DIY LED aquarium lamp, the making of

Don’t take this post as some kind of bible on how to make a DIY LED aquarium lamp,

I would simply like to expose a way to make a DIY LED aquarium lamp that worked very well for me and my aquarium.

Sometime ago I was presented with a challenge. Getting to know all the rules, tips and tricks of aquaristics it was inevitable for me to get presented with a problem I believe many of us get to very soon after we decide to give in to the beauties of a planted tank. The original lighting in the 54 liter aquarium consists of a T8 fluorescent tube which is 540 mm long and has the power of 14 Watt. Not merely enough to get the plants growing in the aquarium. Especially when the plants are light demanding.

I did some research and found out that the most convenient way to improve lighting conditions (for me) would be a DIY LED aquarium lamp. It has its challenges but it is the most compact and by choosing the right type of LEDs it can make a very significant improvement. Additionally the spectrum can be customized for your needs (red, green, blue LEDs). Of course there is a possibility of installing more than one fluorescent tube. I’ve considered it but the calculation wasn’t in my favor. I would need three or rather four tubes to get to the power of 1 Watt per Liter that meets the demands of the more light demanding plants. I don’t have the space to mount them all. The other con of this kind of solution would certainly be the amount of money I would have to invest. I’d need a bigger reflector for the tubes and other parts that would all together exceed the cost of making a DIY LED aquarium lamp.

DIY LED aquarium lamp with a 5050 LED stripThe first step I made was, order a power supply and a LED strip with 5050 LEDs. The light temperature of 6500k.
That was a big mistake. I calculated I’ll need a 2,5 m strip for the amount of water I have and drove them at 100% for 8 hours a day. They fried in about two months. So I needed a better alternative. A working one.

I came across a video on YouTube where the guy used high power 3 W LEDs. I got curious as I’ve noticed the LEDs were soldered on a star board made of aluminum, which made me think about how well the heat must get diffused. I instantly decided to do it this way.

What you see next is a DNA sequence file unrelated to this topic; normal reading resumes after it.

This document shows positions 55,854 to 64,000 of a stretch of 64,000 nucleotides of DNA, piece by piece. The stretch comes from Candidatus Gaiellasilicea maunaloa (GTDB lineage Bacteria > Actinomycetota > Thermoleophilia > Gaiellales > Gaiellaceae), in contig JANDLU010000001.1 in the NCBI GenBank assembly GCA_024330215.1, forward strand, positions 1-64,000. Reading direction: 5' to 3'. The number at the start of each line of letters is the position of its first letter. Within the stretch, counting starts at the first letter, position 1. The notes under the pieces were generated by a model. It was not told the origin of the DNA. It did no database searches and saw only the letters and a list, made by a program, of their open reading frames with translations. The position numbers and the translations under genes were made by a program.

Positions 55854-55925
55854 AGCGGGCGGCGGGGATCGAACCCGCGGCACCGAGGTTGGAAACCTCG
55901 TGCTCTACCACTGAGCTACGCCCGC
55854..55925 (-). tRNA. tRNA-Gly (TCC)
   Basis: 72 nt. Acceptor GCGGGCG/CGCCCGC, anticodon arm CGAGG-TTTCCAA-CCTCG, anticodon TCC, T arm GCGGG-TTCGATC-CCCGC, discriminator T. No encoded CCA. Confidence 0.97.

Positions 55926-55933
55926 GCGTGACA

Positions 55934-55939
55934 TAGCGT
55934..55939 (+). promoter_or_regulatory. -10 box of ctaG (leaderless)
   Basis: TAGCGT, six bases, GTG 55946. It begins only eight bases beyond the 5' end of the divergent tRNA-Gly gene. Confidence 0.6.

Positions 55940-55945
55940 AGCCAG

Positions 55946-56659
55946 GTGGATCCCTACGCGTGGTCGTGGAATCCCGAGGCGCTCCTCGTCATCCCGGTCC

I’ve searched the ebay for a good and inexpensive offer of 3 W LEDs and found a seller that sells all of the components needed for this DIY LED aquarium lamp to work. I was eager to assemble the lamp so I ordered the LEDs. My impatience punished me as I have later noticed that he sells LED drivers and other components after I’ve already received the LEDs from him. I couldn’t bother waiting for another month to get the driver. Impatience, impatience… 😉

d.i.y led aquarium lamp power supplySo I bought a 12 V / 100 W / 8,5 A power supply, soldered all the LEDs in one series glued them all on the aluminum profile and plugged it in the 220V AC/DC current. It didn’t light up. At all. And then it occured to me. I would’ve needed at least a 34V LED driver for them to get enough power to light up, wired as they were.

I started searching for an easy alternative, with as little change as possible. I’ve decided to power 3 series of 3W LEDs. And here are the calculations I needed to make.

I firstly needed the specs per LED:

  • Forward voltage: 3,4V
  • Forward current: 700mA (0,7A)

The output from the power supply is 12V so the first calculation was 3*LED forward voltage is 10,2V and with my power supply I needed to drop 1,8V.

ResistorTo calculate what kind of a resistor I need I used the formula that is derived from Ohms Law Resistance (R) = (Source voltage – LED forward voltage)/LED forward current, in my case (12V – 3*3,4V)/0,7A = 2,57Ω (ohm) and the closest resistor I could find was 2,7Ω.

d.i.y led lampI re-soldered them together in 3 series of 3 with the resistor in line. Then left it on a table plugged in for half an hour, just so I could see how well will it cool. The temperature was getting to around 60 degrees Celsium.

It was all tweaking after that. So now the resistor was holding the LEDs at 700 mA so I dropped the voltage to 11,04 V, by doing this I have lowered their brightness a bit, but prolonged their lifespan (for how long I’ll let you know in a year, two, three).

Hope I helped someone a bit, because when I started planning on making my DIY LED aquarium lamp I had to re-learn a bit of high-school electrical engineering. Somewhere in the middle of it, it all got very confusing for me. So you could imagine how thrilled I was getting it all together 🙂

And the gallery with more pictures below

Heatsink

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